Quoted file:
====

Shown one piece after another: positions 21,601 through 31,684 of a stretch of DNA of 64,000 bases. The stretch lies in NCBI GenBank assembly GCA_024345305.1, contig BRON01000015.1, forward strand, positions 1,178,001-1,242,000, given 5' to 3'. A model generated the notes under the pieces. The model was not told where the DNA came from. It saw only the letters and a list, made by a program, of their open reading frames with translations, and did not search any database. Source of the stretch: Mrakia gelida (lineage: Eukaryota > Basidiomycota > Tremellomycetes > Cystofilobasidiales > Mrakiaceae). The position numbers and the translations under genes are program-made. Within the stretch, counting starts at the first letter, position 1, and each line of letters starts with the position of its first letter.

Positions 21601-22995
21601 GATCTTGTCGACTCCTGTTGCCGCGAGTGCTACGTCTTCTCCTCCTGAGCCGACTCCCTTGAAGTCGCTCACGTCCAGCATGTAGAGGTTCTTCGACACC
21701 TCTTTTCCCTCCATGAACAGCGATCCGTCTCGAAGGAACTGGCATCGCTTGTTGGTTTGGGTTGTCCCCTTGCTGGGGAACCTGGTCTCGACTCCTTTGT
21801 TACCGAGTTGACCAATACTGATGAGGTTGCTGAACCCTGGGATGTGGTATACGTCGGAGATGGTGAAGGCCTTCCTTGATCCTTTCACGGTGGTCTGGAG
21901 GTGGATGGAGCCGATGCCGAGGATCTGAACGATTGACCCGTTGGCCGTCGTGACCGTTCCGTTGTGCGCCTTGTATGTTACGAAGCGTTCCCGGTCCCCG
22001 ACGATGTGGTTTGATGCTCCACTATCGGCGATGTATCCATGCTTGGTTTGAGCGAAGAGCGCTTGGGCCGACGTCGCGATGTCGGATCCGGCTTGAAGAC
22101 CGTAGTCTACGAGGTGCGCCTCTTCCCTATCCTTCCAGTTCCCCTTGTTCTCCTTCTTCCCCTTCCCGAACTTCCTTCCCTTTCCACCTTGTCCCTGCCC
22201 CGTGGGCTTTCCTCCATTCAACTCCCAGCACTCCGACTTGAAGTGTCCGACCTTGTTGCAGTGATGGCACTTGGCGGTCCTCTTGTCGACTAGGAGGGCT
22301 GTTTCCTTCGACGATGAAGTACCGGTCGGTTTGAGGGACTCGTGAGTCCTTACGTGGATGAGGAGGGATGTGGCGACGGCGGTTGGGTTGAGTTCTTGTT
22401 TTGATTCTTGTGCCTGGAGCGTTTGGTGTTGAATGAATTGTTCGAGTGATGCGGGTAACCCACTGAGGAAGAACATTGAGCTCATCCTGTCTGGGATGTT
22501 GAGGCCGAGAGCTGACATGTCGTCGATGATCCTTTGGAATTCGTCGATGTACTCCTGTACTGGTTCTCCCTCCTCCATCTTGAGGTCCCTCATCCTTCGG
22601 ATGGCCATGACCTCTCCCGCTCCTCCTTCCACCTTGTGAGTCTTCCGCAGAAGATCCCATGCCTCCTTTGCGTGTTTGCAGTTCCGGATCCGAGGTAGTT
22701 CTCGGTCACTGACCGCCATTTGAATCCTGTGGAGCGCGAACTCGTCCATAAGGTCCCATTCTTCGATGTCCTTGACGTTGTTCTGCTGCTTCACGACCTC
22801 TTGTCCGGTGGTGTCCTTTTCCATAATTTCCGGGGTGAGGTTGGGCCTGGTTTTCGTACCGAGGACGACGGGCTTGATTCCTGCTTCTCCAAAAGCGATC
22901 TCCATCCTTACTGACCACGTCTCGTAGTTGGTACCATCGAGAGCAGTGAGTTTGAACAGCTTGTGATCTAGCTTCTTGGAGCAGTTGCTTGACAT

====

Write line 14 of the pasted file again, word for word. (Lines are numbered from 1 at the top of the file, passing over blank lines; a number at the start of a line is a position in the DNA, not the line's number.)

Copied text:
22701 CTCGGTCACTGACCGCCATTTGAATCCTGTGGAGCGCGAACTCGTCCATAAGGTCCCATTCTTCGATGTCCTTGACGTTGTTCTGCTGCTTCACGACCTC